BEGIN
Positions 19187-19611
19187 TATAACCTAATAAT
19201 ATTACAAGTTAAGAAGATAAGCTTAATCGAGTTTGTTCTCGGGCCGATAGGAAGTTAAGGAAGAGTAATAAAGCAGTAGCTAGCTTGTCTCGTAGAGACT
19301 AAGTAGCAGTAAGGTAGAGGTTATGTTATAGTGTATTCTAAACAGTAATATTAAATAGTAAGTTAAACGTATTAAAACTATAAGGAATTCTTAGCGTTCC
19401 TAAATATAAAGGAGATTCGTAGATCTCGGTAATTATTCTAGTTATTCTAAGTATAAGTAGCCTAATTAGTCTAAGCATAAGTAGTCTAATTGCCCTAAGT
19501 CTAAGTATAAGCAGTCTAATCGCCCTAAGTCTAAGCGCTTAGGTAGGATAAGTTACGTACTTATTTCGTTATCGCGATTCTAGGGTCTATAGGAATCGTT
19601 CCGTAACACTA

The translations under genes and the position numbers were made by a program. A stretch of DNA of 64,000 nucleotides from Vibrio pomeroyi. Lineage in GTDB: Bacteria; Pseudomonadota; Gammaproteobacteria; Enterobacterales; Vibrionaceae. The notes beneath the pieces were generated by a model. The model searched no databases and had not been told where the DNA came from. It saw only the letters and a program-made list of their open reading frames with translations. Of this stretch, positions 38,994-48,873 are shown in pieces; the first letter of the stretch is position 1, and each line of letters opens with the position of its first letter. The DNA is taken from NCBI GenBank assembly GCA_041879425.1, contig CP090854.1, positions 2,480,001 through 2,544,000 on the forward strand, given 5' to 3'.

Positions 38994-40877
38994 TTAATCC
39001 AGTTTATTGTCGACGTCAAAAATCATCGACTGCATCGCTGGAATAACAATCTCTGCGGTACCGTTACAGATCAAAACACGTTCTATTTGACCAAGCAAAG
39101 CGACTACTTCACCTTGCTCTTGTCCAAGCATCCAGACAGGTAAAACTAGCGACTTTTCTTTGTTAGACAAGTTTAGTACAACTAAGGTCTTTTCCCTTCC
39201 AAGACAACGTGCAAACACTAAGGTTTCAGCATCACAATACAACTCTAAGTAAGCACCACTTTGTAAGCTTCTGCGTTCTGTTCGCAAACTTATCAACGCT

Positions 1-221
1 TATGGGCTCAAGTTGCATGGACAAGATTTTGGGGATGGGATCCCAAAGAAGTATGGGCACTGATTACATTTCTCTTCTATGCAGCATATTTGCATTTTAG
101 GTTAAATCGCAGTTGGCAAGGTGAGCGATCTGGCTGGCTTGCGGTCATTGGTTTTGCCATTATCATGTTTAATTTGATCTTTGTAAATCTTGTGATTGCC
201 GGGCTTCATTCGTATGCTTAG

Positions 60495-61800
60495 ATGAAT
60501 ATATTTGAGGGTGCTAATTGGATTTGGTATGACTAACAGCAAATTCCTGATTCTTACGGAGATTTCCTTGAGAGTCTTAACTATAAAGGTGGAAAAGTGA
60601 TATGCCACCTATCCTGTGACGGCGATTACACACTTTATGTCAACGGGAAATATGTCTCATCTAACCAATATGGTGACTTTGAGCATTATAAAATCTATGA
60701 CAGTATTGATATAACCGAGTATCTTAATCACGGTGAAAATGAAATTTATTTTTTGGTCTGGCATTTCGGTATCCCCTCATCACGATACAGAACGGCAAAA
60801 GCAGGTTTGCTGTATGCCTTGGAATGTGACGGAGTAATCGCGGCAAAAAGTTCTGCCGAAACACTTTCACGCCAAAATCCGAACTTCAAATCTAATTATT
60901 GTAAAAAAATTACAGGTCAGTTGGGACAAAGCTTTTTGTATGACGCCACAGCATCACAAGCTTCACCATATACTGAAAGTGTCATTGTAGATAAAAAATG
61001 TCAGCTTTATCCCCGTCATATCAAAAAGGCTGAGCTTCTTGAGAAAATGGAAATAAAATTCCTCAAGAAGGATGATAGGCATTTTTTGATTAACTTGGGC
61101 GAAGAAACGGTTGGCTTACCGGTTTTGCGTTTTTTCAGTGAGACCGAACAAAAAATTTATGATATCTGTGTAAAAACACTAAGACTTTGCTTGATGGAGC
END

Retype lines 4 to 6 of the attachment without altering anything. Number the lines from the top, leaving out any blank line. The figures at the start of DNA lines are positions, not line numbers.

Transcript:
19301 AAGTAGCAGTAAGGTAGAGGTTATGTTATAGTGTATTCTAAACAGTAATATTAAATAGTAAGTTAAACGTATTAAAACTATAAGGAATTCTTAGCGTTCC
19401 TAAATATAAAGGAGATTCGTAGATCTCGGTAATTATTCTAGTTATTCTAAGTATAAGTAGCCTAATTAGTCTAAGCATAAGTAGTCTAATTGCCCTAAGT
19501 CTAAGTATAAGCAGTCTAATCGCCCTAAGTCTAAGCGCTTAGGTAGGATAAGTTACGTACTTATTTCGTTATCGCGATTCTAGGGTCTATAGGAATCGTT